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Under a relentless drizzle of cold rain, 32,000 Los Angeles educators walked off the job Monday in the country’s second-biggest school district.
That means about 600,000 kids have no idea when they’ll see their teachers again. Weeks of heated negotiations between the United Teachers Los Angeles union and the Los Angeles Unified School District went nowhere, leading to the city’s first teachers’ strike in 30 years.
But this strike isn’t focused on teachers’ salaries. “It’s absolutely not the pay raise. It’s about class size reduction. In other words, hire more teachers,” said Andrea Cohen, who’s taught at John Marshall High School for 24 years.
“We want to have fully staffed schools. That means librarians, nurses, psychiatric social workers and their interns. We have 46, 45, 50 students in a class. It’s unacceptable.”
Both the union and the school district say they want smaller class sizes, bigger teacher salaries, and more counselors and nurses in the district’s roughly 1,000 schools. The big debate revolves around how much to fund them. While the adults keep struggling to find a resolution, students are still expected to go to school during the strike.
Despite the mass exodus of 32,000 teachers and staff, classes will continue at all schools. LAUSD has hired about 400 substitute teachers and reassigned more than 2,000 administrators to help educate the 600,000 students. As for how that works out logistically, “It’s case by case, school by school,” said Shannon Haber, chief communications officer for LAUSD.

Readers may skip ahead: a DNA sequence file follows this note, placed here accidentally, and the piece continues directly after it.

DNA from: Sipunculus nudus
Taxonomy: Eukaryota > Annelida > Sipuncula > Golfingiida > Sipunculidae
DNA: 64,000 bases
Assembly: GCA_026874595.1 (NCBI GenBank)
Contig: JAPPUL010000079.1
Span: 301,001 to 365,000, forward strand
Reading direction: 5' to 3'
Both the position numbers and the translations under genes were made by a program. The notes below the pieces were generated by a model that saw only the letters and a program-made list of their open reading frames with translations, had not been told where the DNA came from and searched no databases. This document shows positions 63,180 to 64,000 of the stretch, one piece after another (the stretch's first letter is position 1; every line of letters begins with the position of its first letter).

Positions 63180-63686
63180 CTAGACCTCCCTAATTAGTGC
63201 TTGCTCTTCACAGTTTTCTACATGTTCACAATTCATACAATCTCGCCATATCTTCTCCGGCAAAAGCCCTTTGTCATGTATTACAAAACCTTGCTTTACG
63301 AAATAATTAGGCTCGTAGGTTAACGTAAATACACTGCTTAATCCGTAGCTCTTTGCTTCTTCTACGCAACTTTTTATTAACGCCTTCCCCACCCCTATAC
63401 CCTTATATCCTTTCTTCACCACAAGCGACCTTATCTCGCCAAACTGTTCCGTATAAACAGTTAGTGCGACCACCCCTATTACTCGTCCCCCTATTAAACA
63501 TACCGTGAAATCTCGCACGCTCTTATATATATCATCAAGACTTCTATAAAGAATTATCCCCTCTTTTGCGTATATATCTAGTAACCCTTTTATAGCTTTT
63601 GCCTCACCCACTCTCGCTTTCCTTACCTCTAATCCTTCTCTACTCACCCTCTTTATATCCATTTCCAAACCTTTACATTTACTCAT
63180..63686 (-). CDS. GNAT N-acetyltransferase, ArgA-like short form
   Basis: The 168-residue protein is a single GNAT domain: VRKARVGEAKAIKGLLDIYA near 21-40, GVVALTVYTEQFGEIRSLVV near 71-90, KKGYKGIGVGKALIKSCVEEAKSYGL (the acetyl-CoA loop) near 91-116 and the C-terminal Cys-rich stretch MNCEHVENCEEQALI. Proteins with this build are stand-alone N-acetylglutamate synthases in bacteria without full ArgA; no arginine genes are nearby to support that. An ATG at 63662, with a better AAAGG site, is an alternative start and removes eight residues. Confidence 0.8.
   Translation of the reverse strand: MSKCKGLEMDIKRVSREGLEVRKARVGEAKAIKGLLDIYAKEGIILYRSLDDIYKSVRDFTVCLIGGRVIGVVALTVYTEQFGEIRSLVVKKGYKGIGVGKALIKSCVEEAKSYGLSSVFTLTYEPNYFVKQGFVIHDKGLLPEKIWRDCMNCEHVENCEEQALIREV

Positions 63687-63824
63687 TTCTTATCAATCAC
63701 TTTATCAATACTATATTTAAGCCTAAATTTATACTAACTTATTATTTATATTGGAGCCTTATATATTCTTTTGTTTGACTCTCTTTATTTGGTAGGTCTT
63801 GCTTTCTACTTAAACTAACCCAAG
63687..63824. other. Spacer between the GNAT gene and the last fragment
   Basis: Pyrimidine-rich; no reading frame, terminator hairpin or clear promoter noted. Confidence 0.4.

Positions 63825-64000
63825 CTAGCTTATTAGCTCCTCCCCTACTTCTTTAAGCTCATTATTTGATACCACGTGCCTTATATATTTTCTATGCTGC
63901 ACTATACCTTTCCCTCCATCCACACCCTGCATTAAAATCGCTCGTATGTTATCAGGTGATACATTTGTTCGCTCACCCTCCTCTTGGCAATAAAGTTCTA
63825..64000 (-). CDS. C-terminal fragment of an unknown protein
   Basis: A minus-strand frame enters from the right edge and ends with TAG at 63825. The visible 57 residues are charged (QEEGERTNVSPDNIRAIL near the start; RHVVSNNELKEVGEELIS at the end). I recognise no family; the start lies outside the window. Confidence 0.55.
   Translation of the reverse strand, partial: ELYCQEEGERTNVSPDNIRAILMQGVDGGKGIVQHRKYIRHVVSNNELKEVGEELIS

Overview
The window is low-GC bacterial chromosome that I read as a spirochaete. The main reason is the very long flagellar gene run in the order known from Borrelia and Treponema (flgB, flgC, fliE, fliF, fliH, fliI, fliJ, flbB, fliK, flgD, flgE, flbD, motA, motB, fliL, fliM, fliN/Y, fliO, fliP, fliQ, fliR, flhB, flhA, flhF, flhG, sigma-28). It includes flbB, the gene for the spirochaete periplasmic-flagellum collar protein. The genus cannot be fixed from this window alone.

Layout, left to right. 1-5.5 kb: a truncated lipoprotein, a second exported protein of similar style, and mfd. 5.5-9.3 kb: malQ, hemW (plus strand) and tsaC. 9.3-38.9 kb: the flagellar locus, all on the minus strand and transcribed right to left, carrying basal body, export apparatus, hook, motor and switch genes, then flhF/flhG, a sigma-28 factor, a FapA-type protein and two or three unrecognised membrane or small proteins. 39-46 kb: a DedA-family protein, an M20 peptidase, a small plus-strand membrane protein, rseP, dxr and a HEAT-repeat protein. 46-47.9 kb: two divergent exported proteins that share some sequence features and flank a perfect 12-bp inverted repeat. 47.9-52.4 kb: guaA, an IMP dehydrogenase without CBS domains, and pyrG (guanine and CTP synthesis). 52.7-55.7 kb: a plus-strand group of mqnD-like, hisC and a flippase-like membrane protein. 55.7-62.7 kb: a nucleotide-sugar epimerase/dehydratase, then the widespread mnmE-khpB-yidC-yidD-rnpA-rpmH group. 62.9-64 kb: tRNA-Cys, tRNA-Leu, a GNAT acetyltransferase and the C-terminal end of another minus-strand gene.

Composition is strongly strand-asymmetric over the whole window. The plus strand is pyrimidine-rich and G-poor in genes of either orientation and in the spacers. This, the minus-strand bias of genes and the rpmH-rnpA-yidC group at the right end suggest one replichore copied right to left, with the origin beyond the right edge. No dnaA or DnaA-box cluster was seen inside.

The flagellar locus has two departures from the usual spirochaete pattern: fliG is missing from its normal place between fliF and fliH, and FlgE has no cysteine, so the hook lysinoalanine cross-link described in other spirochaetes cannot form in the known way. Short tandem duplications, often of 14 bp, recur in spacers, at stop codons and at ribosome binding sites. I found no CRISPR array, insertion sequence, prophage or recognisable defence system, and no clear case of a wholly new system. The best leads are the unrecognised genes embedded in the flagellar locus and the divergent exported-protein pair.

The huge shortage of teachers is enough to make Andrew Krowne keep his four LAUSD children home for as long as the strike lasts. “It’s just a sheer overwhelming number of children versus adults,” he said. “I’m not risking my children’s safety.”
While both UTLA and LAUSD have made some concessions, both the union and the school district accuse the other of giving misleading facts and figures.
In LAUSD’s latest offer to the union Friday, the school district said it “would add nearly 1,200 more educators — teachers, counselors, nurses and librarians — in schools, reducing class size in thousands of classrooms.”
Class sizes in grades four to six would be limited to 35 students, and class sizes in all middle and high school math and English classes would be limited to 39 students, the school district said.
The offer would also “ensure no increase in any class size, increase nurses, counselors and librarians at all schools, along with a 6% salary increase and back pay for the 2017-2018 school year,” LAUSD said.
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